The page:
Start by pouring the aquarium rocks into the bin. Add a plastic cup in each corner of the bin and scatter the shape buttons around the bin. To make things even more challenging/fun you can bury the shapes under the rocks. Have your child dig out the shapes and sort them into a cup by color, or shape. You may want to pre-load a cup with a button so your child knows which color or shape belongs to which cup. To intensify the game, you can add a timer to see how many shapes your child can dig up and match within a specified amount of time.

Shape sorting is an extremely fun way to introduce your child to mathematics and problem solving.

Mystery Box Game
Mystery Box Game Image

Kids love a mystery and it isn’t very difficult to create one. All you need is a small box (shoe box, shipping box, etc.), paper bag, tape, and a series of non-breakable items familiar to your child (shoes, toys, books).

Collect all of the familiar items you’d like to place in the mystery box and put the items in a paper bag where your child cannot see them. Have your child close his/her eyes and take one of the items out from the paper bag. Place the item into the box and tape the box shut.

You can now hand the box to your child and have your child open his/her eyes. Give your baby time to shake the box, feel the weight, and think about what could be inside. If your child is having difficulty guessing, you can provide clues. Once your child guesses the correct item, you can open the box and reveal the item.

You can continue to play the mystery game until you’ve run out of items to put into the box. If you want to make things really challenging, you can limit the number of guesses allowed for each round.

Guess The Texture
Guess The Texture Image

Preschool-age children learn better when their senses are engaged. Having your child guess textures does just that. Take 6 to 8 brown paper bags and fill each bag with a different textured item. Items could include:

  • Sponges
  • Clay
  • Sandpaper
  • Sand
  • Flowers
  • Leaves
  • Rubber Bands
  • Paper clips
  • Whipped cream
  • Pasta noodles
  • Quinoa
  • Rice
  • Shaving cream

Once the bags are filled, place them on the floor or table between you and your child. Ask your child to stick his/her hand in each bag and feel around without looking. Before guessing what the item is, you should have your child describe how the item feels with as much detail as possible. Once your baby has correctly guessed the item in the bag you can reveal the item and move on to the next bag.

When choosing items for your bags, make sure they’re items that can be handled safely. Items that are fragile, such as glass items should not be placed in the paper bags.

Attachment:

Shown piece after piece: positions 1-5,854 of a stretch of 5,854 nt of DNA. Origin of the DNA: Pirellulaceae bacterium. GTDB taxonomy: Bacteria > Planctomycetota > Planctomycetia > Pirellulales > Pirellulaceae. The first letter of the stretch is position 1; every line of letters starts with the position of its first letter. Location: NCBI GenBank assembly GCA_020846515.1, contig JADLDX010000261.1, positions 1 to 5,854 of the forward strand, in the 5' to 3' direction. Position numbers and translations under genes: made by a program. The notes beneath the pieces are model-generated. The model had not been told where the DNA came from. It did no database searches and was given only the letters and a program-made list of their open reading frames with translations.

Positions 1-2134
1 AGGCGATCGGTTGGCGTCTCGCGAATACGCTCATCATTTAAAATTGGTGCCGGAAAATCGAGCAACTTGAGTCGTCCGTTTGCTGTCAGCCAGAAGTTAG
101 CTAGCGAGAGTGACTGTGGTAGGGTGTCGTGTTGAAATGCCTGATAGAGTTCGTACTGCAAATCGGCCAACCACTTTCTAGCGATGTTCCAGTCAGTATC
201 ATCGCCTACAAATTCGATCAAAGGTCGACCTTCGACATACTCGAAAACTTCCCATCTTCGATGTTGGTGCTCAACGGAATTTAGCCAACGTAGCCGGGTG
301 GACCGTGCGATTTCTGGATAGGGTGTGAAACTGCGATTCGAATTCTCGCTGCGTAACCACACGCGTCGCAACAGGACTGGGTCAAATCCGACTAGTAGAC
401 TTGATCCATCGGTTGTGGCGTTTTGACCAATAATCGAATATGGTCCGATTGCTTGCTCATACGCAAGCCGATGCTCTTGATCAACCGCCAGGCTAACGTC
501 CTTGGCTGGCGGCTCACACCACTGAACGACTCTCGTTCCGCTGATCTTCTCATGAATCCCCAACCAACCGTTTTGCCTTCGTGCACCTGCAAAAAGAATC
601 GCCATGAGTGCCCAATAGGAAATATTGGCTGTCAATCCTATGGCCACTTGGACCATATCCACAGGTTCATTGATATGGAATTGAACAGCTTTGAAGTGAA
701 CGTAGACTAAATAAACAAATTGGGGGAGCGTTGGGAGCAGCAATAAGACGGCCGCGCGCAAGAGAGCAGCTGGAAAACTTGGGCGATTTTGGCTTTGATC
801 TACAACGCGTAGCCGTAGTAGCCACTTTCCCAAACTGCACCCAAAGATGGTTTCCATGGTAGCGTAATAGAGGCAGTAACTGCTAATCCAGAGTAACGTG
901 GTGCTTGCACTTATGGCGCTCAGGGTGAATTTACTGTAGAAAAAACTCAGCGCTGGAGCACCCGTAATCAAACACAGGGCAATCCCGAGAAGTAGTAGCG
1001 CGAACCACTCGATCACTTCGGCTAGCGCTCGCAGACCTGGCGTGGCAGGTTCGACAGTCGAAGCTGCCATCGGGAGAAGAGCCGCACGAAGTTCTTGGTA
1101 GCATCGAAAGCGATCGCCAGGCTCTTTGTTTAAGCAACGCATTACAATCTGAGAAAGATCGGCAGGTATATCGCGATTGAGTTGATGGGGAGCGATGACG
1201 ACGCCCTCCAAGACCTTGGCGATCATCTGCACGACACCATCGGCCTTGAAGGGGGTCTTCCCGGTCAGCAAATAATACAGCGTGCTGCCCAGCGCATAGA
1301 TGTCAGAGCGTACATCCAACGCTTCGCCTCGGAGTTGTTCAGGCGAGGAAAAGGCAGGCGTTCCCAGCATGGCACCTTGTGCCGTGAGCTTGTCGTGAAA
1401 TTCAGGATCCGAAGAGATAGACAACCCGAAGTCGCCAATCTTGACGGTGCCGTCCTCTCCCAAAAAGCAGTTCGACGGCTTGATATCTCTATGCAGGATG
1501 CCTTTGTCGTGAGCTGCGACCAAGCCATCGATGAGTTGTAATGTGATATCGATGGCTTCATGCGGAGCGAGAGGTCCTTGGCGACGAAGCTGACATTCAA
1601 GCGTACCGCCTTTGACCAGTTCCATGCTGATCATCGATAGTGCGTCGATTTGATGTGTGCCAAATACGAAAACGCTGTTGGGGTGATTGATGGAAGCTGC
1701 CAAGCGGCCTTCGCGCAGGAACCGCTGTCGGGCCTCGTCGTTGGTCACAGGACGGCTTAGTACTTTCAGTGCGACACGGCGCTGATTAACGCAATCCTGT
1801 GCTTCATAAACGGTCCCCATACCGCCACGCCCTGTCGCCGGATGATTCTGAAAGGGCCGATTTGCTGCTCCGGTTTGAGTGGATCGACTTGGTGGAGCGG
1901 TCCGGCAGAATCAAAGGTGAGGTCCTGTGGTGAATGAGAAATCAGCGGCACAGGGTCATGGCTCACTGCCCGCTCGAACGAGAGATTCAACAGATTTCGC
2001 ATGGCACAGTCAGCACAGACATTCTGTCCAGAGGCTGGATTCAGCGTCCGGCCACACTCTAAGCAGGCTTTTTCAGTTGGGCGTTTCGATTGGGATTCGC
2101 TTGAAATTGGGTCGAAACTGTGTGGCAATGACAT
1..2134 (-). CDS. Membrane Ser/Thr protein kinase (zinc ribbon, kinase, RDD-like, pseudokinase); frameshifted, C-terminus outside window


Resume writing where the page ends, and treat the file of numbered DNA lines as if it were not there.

Spaghetti Worm Digging
Spaghetti Worm Digging Image

Digging for spaghetti worms is an activity your child is sure to love. To set up a dig zone, you’ll need a plastic tub, soil, spaghetti, and a mason jar.

Start by cooking the spaghetti and filling the tub up with soil. Bury the spaghetti in the soil, but leave some strands sticking out so that your child can visually see there is spaghetti in the soil. You can then place the mason jar beside the tub. Ask your child to dig out the worms and place them in the mason jar. If you want to make this a math exercise, you can also ask your child to count each worm as it’s placed in the jar.

Digging for spaghetti worms lets your child get all messy while handling slippery, slimy spaghetti. The best part is that no worms are harmed in the process! A dig zone only takes a couple of minutes to set up. However, it may take more than that to clean up depending on how much of a mess your child makes with the dirt.

Infant
Disappearing Act Image
Disappearing Act
As an infant, your child will spend most of his/her time trying to figure out and understand the world. Creating a disappearing act is a great way to help. To make toys disappear, you’ll need a collection of colorful toys and something... Read More
Tunnel Crawl Image
Tunnel Crawl
Crawling is an important development skill and tunnels can help to encourage crawling. To create a tunnel crawl game, you’ll need a tunnel, a collection of toys (balls, duplo bricks, etc.), a bowl, and an empty baby wipes container.... Read More
Touch
Touch 'N Tell
There’s nothing more fun for an infant than being able to explore the world via their hands and mouth. Playing touch ‘n tell lets your baby do just that. To be able to play this game, you simply need a variety of different foo... Read More
Baby Massage Image
Baby Massage